“We believe a well-designed and implemented virtual asset regulatory framework will put Brazil at the forefront of the digital finance revolution,” said Coinbase.

“Delivering legal and regulatory certainty to the market through an appropriately tailored regulatory framework will position Brazil to be a global leader in digital asset technology.”

Coinbase identifies 'key principles' for CBC policymakers

In response to the questionnaire, Coinbase identified five “key principles” for the CBC to consider in its design of the regulatory framework.

First, with reference to the FTX bankruptcy, Coinbase said that “virtual asset custody rules should promote customer protection”.

“We believe that customer assets should be held on a fully reserved, 1:1 basis,” said Coinbase.

“Such assets should not be staked, pledged, rehypothecated, or otherwise used except with the customer’s express, informed consent.”

To facilitate instant trading, VASPs should use omnibus customer accounts in the same way as traditional securities brokers and exchanges, Coinbase said.

This would mean that VASPs should have two ledgers, said Coinbase: one for omnibus customer accounts; and one for clients.

VASPs would use their own funds in the omnibus accounts to execute trades on behalf of customers, while customer funds would be custodied separately.

Jurisdictional flexibility for custodians

Another key question posed by the CBC is the extent to which VASPs should be able to base their services outside Brazil when serving Brazilian customers.

In relation to custody, Coinbase said it strongly favours VASPs being able to base their operations overseas while serving the Brazilian market.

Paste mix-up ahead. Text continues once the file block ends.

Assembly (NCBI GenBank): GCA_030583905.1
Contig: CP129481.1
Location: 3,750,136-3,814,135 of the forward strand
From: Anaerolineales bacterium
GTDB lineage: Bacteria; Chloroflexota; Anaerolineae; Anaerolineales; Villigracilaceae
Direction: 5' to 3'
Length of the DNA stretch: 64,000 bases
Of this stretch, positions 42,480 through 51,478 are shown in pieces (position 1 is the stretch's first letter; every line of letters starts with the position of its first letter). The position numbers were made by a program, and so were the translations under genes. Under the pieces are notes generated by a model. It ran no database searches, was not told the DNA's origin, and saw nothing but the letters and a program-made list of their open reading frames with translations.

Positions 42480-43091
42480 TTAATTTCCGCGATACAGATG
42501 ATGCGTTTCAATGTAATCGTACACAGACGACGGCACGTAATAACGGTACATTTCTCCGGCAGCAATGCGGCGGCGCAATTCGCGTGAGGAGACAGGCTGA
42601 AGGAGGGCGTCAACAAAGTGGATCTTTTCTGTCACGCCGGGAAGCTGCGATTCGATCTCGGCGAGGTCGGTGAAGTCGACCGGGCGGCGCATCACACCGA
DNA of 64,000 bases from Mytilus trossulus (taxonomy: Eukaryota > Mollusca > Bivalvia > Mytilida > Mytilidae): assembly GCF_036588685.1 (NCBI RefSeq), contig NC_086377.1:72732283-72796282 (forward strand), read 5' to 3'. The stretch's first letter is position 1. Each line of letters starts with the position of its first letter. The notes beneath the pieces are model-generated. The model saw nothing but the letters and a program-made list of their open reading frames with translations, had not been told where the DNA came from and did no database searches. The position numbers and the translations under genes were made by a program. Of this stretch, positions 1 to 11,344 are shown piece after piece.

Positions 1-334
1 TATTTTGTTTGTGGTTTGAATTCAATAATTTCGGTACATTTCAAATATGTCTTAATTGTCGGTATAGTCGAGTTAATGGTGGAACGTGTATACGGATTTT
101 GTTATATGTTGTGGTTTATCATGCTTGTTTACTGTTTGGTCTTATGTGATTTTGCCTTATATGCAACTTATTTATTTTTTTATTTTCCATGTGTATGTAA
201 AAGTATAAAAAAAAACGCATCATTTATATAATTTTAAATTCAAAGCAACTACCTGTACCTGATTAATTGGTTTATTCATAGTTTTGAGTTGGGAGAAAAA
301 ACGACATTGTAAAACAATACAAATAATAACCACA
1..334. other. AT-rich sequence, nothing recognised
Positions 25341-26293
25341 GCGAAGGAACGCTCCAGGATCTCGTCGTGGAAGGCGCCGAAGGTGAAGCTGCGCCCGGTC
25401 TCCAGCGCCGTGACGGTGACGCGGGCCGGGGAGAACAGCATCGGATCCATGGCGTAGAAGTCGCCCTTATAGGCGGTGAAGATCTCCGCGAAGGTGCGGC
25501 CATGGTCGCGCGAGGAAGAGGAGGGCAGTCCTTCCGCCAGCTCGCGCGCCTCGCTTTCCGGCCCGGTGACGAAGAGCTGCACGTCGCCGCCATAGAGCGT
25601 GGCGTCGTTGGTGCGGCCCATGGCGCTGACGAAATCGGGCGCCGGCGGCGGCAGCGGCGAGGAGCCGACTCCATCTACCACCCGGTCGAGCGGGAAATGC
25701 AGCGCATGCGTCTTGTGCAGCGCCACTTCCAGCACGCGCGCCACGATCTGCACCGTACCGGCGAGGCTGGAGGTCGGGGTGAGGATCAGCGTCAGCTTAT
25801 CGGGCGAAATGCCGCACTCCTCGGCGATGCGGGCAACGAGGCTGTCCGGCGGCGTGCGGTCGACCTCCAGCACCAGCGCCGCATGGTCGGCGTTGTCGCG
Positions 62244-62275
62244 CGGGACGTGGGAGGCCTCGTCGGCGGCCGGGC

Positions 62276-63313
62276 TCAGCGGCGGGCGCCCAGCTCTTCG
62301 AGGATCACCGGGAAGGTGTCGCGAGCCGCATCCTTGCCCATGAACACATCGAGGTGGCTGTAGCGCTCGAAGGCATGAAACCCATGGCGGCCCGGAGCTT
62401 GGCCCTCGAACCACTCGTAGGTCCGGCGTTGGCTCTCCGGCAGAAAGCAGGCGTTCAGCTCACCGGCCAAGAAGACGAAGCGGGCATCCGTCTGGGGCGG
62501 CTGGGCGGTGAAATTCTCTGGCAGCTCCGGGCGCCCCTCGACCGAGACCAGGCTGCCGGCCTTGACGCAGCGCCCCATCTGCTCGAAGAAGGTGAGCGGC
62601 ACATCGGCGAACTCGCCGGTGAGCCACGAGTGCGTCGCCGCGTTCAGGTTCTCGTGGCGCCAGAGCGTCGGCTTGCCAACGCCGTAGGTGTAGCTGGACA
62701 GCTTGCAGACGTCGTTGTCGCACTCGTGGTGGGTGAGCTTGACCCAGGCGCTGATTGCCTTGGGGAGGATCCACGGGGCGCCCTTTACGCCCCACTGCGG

“Virtual asset security is best served by a global infrastructure that requires coordinated action from geographically distributed actors to operate,” it said.

“Current security best practices include separating and storing private key materials across different locations, time zones and business functions.”

The crypto exchange argued that geographic separation of human capital and security infrastructure reduces the risk of a single point of failure when safeguarding assets, and minimises the potential damage of security breaches.

Instead of trying to “localise” all VASP services within Brazil, Coinbase suggested that the CBC work closely with regulators in other jurisdictions to promote high standards of customer asset protection.

Coinbase pushes for licence passporting

Similarly, Coinbase also argued strongly in favour of licence passporting rights for VASPs that intend to serve the Brazilian market.

“We encourage the CBC to prioritise the development of a passporting or equivalence regime for VASPs that are fully licensed and regulated in other jurisdictions to standards that are high enough to satisfy the CBC,” it said.

“We believe that measures like these will encourage more consistent regulation and deeper, more vibrant markets for virtual assets internationally.”

At present, there is no specific licence that VASPs must obtain to serve the Brazilian market, but this is something that the CBC intends to develop under the new framework.

However, VASPs currently must obtain licences if they offer other financial services that are regulated under a licensing regime.

Bitso, for example, Brazil’s largest crypto exchange, holds a Payments Institution licence and a Direct Credit Society (SCD) licence.